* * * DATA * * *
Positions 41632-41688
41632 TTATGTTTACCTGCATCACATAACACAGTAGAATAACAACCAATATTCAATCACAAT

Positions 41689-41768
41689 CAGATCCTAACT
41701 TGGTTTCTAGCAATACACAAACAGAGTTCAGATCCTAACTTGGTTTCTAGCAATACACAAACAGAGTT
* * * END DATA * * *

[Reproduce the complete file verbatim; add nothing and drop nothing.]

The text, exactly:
Positions 41632-41688
41632 TTATGTTTACCTGCATCACATAACACAGTAGAATAACAACCAATATTCAATCACAAT

Positions 41689-41768
41689 CAGATCCTAACT
41701 TGGTTTCTAGCAATACACAAACAGAGTTCAGATCCTAACTTGGTTTCTAGCAATACACAAACAGAGTT